• See it on the radio
    January 21,2013

    My first heartstrings got pulled way back in 1951 up on our Robinson Hill family farm in Maple Corner. Back then, of course, the only electronic medium was radio and over our scratchy parlor model I, round-faced 3-year-old, fell in love with the voice behind “Tennessee Waltz.” And I’m not just talkin’ music here.

    Yup, th’ old radio left everything non-audio up to the imagination and somehow at the ripe old age of 3, boy, did I imagine. “I wuv Pahhi Page,” I’d say, not knowing a thing about her looks or, for that matter, anything about “birds and bees.” Patti Page recently passed away at 85 and, y’know, it was only then that TV gave me my first look at her.

    “Pretty good eye for a 3-year-old,” I said,.

    We must have been smarter back in radio times. These days, everything is presented to us in high-resolution, full-color. In other words, my capacity for “imagination” has been stifled most of my life now.

    My older brother Elliott told me yesterday of a popular radio show a bit before my time. “It was called ‘The Shadow,’” he said, “and, boy, was it ever scary.” He went on to describe the barn up there on Robinson Hill where the men-folk, including my two older brothers, spent much of their lives what with “the milkings both mornin’ and night and the cleanin’ in between.”

    His description included the old barn radio. “It was a fixture in that stable, daubed with cow manure and constantly on. That ‘Shadow’ show would be playin’ just before Tick and I had to go up to th’ hayloft and throw hay down at night.” He remembered the hayloft as a dark place full of shadows — shadows brought to life for two terrified boys by a creepy voice over the airwaves.

    Here in Central Vermont, all of us older folks are fortunate to have grown up with another radio phenomenon, WDEV from over in Waterbury. WDEV was a fixture in these parts even before my little affair with Patti Page, and The Trading Post has been part of its programming for all those years. Although that major life tenet, “everything must change” affects things like The Old Man of the Mountain and the course of the Missouri River, it doesn’t seem to apply to the Trading Post.

    For all those years, six mornings a week like clockwork or milkin’ time, that show starts the same way with canned “moos, bleats and cock-a-doodle-doos,” and the station’s own words of disclaimer: “Maximum three items per call; one vehicle per caller per program; no personal ads; wait three days between call-in shows. For private sale — not for corporations or businesses, including home-based business.” Those are the rules, but there’s a whole population out there just waitin’ t’ break ‘em rules like a fast-talkin’ guy from Wolcott wanting to sell his “Chivvy” one time:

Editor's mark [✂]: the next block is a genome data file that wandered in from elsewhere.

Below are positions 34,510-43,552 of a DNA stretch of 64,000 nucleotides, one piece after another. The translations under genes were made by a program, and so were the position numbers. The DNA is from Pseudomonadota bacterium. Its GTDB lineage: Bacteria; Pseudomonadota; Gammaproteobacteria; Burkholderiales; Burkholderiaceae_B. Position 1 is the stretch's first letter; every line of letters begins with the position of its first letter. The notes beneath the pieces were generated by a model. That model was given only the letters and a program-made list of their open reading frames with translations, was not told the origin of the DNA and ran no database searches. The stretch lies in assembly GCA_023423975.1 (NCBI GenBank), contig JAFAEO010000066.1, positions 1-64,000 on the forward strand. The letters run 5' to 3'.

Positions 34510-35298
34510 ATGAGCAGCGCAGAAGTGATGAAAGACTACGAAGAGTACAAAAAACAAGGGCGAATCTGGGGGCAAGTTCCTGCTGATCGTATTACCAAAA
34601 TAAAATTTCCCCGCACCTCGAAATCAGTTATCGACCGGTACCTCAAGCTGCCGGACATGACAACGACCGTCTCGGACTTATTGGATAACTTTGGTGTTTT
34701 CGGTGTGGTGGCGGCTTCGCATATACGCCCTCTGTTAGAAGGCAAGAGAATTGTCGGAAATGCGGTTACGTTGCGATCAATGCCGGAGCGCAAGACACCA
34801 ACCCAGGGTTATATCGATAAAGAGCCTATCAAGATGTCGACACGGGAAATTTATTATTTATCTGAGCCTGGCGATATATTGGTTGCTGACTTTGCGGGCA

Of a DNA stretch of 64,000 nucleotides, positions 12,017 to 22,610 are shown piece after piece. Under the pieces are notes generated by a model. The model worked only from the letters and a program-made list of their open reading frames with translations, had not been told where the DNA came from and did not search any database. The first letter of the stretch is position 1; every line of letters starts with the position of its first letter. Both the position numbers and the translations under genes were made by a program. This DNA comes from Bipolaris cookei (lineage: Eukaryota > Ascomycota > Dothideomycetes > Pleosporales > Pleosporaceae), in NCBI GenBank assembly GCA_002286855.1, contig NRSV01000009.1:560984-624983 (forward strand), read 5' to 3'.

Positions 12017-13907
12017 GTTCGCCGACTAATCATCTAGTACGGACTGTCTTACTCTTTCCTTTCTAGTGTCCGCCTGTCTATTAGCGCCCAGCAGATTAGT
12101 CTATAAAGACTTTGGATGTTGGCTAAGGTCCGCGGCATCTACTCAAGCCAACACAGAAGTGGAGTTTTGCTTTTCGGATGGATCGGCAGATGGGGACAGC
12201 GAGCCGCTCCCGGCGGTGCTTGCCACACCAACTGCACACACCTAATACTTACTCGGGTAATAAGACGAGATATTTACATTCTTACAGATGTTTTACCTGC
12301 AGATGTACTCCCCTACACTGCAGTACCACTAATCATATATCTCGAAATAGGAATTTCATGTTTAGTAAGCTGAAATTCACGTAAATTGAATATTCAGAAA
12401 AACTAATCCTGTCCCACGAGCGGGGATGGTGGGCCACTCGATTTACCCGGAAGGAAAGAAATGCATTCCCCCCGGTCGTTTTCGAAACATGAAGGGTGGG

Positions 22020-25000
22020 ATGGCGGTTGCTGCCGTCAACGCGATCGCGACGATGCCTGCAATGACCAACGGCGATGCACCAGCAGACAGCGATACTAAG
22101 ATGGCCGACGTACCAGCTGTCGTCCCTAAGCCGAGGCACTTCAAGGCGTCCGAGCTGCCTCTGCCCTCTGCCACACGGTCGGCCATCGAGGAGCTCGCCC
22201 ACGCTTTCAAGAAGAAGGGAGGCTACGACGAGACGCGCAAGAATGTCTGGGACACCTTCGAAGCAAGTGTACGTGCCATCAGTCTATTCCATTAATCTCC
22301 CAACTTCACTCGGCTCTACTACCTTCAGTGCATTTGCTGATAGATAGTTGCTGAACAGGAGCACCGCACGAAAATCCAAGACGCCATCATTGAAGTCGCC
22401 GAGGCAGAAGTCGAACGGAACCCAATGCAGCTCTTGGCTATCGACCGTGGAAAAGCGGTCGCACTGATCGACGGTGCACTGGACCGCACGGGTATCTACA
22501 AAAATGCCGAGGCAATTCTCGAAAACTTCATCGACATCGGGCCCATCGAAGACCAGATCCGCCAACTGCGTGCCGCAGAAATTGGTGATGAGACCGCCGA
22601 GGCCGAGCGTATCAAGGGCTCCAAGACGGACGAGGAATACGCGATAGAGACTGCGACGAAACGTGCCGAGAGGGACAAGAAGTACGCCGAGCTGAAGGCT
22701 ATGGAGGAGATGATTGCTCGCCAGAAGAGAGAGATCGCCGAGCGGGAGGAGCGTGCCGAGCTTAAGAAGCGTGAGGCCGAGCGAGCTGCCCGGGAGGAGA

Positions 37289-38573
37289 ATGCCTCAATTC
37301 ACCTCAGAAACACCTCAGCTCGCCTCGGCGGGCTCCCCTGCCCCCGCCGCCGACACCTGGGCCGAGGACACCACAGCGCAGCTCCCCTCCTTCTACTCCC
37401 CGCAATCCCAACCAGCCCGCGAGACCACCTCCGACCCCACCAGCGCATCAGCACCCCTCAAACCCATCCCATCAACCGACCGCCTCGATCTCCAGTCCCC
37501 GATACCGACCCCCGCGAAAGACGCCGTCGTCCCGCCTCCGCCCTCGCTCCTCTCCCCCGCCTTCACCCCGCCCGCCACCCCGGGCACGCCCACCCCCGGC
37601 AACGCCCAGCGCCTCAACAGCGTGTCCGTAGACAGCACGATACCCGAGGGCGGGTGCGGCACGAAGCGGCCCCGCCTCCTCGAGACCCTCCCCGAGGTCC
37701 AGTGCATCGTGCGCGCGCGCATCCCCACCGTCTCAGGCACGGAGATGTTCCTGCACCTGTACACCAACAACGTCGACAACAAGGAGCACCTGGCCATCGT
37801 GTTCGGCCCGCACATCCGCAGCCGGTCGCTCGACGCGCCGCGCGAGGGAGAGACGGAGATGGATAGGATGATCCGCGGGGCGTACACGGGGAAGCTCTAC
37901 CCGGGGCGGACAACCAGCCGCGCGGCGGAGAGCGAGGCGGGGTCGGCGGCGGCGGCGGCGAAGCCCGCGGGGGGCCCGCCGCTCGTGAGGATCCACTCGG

“Yahhh, gotta senty-foah Chivvy f’ sale,” he spewed. “She’s got foah-fiftah-foah husspowah, foah-speed stick an, mistah man, she’s just a-smokin’ sumbitch!”

    “Sir,” the radio guy interrupted, panic in his voice, “y’can’t use language like that on the radio and if you do again we’ll have to shut you off!”

    “B-b-b-but” the Wolcott man struggled, defending the only language he knew, “y’list all them rules at th’ begginin’ an’, sh--, nowhere d’ ya say ‘no swearin’!”

    Then there’s been a lady on a lot lately (and oh yes, she waits three days between times — exactly three days). “Gotta wabbit, a wooster, and an ode wockin’ chair. If y’ want any call me ovah t’ Pwainfield.” Every time I hear her, my imagination peaks like my brothers’ did in that dark hayloft. I want to meet that dear lady even if it means buying a “wooster” that I need like a hole-in-the-head.

    I know, folks my age can always defend things from “back in the good ol’ days” as better and I know you modern folks would argue that point. Even I watch my share of TV these days and will admit there’s some amazing stuff on it. Sure, some of TV’s programming begs a little imagination, but these days, what you see is what you get.

    Back in the good ol’ days, “what you didn’t see” was the best part and I sure appreciate WDEV Radio, “The Shadow,” and most especially, my first love, Patti Page, for that.

    Burr Morse lives in East Montpelier.

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